B y H a n n a h G l a s s t o n
DURING THE FIRST six weeks of school this year, 60 kids at Tully Elementary Accelerated Magnet School went home with heat-related illnesses that had nothing to do with being outside during recess.
The heat came from inside their classrooms, due to a lousy evaporative-cooling system which covers the primary wing of the westside school. The system hasn't worked properly since it was installed during a renovation four years ago. Parents and teachers, who saw agitated, red-faced kids trying to make it through the first grueling weeks of school, decided it was time to make some changes.
So the site-based, predominantly minority school, with 60 percent of its cooling coming from an evaporative system, asked for help. In a quick fix, the school district shored up falling coolers, balancing them on wooden towers outside buildings in an admittedly non-city-code manner. Then they offered to come up with money to repair the old system.
But the site-based committee, tired of sweating out the years at Tully, decided to meet with Bob O'Toole, the man in charge of operational support services for the Tucson Unified School District, and ask for air conditioning, like all the high schools and 25 of the 71 elementary schools in the district have.
Last month O'Toole met with parents, teachers and Principal Andy Diaz, and slogged through several overhead transparencies, hitting on all the fine points of budgeting and revenue limits.
O'Toole was blunt: "We have eight million square feet of buildings (in the district), and one mechanical person for every 100,000 square feet of space, all working under an incredibly backlogged system." He told the committee he could probably tap the district's emergency fund and come up with the estimated $30,000 dollars needed for cooler repair.
But the Tully contingent, which arrived with a letter saying they wanted air, not repair, was adamant. One teacher, turned off by the this-is-all-we-can-offer attitude, said, "Since we're a site-based management school, we thought we should have more rein as far as decision making goes." O'Toole, apparently tired of site-based schools thinking they have power, snapped, "Site-based decision making is for decisions in your framework. Maintenance is my budget."
"Besides," O'Toole remarked, taking the you're-not-the-only-ones approach, "40 schools in the district with evaporative cooling are all complaining." True enough. The Tucson Education Association has filed many heating and cooling grievances on behalf of district schools.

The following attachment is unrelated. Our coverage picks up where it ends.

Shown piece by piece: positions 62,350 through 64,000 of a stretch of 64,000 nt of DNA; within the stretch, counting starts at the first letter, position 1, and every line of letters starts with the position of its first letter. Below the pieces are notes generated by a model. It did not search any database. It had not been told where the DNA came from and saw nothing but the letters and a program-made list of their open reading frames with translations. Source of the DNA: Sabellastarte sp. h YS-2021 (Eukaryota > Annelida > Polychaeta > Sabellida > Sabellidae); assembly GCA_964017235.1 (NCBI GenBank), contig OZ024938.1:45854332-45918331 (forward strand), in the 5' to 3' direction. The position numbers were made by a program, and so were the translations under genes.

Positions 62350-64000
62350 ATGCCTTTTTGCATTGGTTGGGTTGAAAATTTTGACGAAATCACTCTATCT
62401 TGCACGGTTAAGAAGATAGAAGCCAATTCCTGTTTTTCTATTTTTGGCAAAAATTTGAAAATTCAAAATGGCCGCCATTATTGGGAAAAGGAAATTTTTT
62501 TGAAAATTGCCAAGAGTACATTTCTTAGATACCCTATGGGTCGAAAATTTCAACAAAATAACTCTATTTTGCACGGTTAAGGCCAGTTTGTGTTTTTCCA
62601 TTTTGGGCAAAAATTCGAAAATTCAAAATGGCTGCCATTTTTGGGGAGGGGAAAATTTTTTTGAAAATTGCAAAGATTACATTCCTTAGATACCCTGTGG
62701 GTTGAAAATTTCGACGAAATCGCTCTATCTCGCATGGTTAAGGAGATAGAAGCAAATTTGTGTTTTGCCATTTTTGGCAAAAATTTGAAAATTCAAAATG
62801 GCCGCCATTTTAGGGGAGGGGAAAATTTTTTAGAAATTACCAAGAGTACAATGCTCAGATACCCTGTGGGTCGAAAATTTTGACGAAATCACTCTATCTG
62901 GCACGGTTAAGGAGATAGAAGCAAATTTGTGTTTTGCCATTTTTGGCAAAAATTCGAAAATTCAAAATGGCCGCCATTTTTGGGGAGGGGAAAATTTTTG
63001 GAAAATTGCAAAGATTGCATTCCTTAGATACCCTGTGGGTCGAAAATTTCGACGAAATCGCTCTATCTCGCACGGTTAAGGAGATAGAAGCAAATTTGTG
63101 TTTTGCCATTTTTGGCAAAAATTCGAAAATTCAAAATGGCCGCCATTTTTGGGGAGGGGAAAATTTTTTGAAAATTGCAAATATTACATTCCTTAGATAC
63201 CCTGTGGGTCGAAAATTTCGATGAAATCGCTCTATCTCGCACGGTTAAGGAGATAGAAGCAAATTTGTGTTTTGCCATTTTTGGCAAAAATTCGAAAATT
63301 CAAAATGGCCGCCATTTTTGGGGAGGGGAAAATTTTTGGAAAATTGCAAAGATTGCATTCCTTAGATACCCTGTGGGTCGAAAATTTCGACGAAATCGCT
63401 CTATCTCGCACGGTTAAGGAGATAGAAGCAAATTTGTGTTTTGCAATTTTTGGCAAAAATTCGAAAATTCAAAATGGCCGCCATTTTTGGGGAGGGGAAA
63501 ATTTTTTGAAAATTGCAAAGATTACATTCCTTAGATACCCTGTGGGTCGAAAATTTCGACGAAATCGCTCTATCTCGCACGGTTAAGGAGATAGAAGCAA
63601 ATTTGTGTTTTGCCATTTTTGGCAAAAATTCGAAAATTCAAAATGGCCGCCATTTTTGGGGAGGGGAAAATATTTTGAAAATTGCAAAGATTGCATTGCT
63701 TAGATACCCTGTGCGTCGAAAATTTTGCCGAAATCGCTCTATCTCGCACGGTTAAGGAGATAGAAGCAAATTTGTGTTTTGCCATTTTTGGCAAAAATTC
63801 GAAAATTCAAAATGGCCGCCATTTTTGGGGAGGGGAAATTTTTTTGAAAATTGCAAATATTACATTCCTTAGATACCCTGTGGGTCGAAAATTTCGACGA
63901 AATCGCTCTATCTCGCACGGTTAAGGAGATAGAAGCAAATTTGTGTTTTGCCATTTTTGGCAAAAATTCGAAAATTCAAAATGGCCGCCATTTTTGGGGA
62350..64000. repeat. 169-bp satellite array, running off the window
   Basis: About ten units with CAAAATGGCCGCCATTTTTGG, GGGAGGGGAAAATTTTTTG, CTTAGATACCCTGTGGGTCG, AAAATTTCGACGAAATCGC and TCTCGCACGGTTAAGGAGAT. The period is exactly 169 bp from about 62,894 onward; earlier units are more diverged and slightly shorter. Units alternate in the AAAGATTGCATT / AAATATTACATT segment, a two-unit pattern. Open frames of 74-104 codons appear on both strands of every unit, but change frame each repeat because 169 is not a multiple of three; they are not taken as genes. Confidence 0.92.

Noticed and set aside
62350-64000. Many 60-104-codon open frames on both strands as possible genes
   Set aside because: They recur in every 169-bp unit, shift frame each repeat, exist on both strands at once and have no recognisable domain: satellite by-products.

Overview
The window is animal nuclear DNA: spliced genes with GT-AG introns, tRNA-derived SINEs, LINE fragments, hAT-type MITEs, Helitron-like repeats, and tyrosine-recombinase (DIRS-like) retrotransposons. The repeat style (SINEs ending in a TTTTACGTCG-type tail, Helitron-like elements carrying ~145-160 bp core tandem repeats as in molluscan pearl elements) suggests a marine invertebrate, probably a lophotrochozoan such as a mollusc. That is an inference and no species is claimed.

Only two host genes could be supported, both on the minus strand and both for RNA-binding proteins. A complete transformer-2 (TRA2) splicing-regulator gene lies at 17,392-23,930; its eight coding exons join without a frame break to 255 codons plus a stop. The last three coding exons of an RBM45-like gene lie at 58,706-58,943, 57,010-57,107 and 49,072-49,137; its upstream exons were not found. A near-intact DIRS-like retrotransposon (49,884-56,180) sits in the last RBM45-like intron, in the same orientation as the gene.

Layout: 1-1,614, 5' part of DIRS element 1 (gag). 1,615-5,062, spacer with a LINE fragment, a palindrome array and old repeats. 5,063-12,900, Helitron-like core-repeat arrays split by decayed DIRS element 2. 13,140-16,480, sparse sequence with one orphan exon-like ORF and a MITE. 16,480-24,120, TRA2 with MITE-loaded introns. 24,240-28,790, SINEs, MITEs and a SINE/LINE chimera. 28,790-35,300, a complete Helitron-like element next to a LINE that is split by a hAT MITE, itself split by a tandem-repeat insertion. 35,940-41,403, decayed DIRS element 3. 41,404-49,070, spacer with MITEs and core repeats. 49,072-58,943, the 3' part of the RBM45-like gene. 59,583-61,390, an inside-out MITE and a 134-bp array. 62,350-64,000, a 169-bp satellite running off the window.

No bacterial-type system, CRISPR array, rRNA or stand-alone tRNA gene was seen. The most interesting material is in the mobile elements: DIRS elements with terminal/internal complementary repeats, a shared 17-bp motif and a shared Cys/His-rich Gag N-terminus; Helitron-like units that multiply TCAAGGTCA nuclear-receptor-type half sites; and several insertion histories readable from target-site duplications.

Somehow, that did not make anyone in the room feel better. They asked if they could have their share of the emergency money now and work to raise the rest. If they get the $84,000 in magnet money they have yet to receive this year, could they use part of that? Does next year look any better? Two years?
No, no, no and no, came the rapid-fire answers.
To drive the budgetary word home, O'Toole got blunter. He has $70 million in repairs that need to be done in the district and $2 million to do them with, most of which is going to fix the antiquated air-conditioning system at Santa Rita High School.
"I have science labs that need to be repaired, carpets that are worn out, lights that don't work, roofs that are leaking, potholes in parking lots. Your conversion (from evaporative cooling to air conditioning) goes on my $70 million list. The question is how you can get around that, and I don't know how. I don't have any money, and I don't know where I'm going to get it."
To which he added magnanimously, "There isn't anybody who doesn't think every school should be air-conditioned."
This, of course, raises a question: Why does TUSD continue to build and renovate elementary and middle schools with evaporative systems? Doolen Middle School was the unhappy recipient of a so-called state-of-the-art, non-working evaporative system installed during a recent multi-million dollar renovation, paid for with bond money.
The estimate to install air at Tully is $150,000. And though the committee continued to press him for more creative answers to fund that system, O'Toole warned them if they don't jump on the repair money now, there are no guarantees it won't be spent on something else tomorrow.
As an example of where emergency funding goes, he pointed to the new alternative learning lab recently installed in Tucson Magnet High School for "disruptive students" following a melee at the central city school. Asked why $44,000 went toward that project as opposed to sweltering schools, O'Toole simply said he takes his orders "from the superintendent."
The only words of advice O'Toole offered for what has become an untenable situation at too many schools were: "bond election." But realistically, he added, it would be two years before a bond election could be completed, and then two more years to get the air in.
Translation: It'll be a cold August day in Tucson when dangerously overheated schoolchildren in TUSD get a break.
Hannah Glasston is the parent of a Tully Elementary School student.
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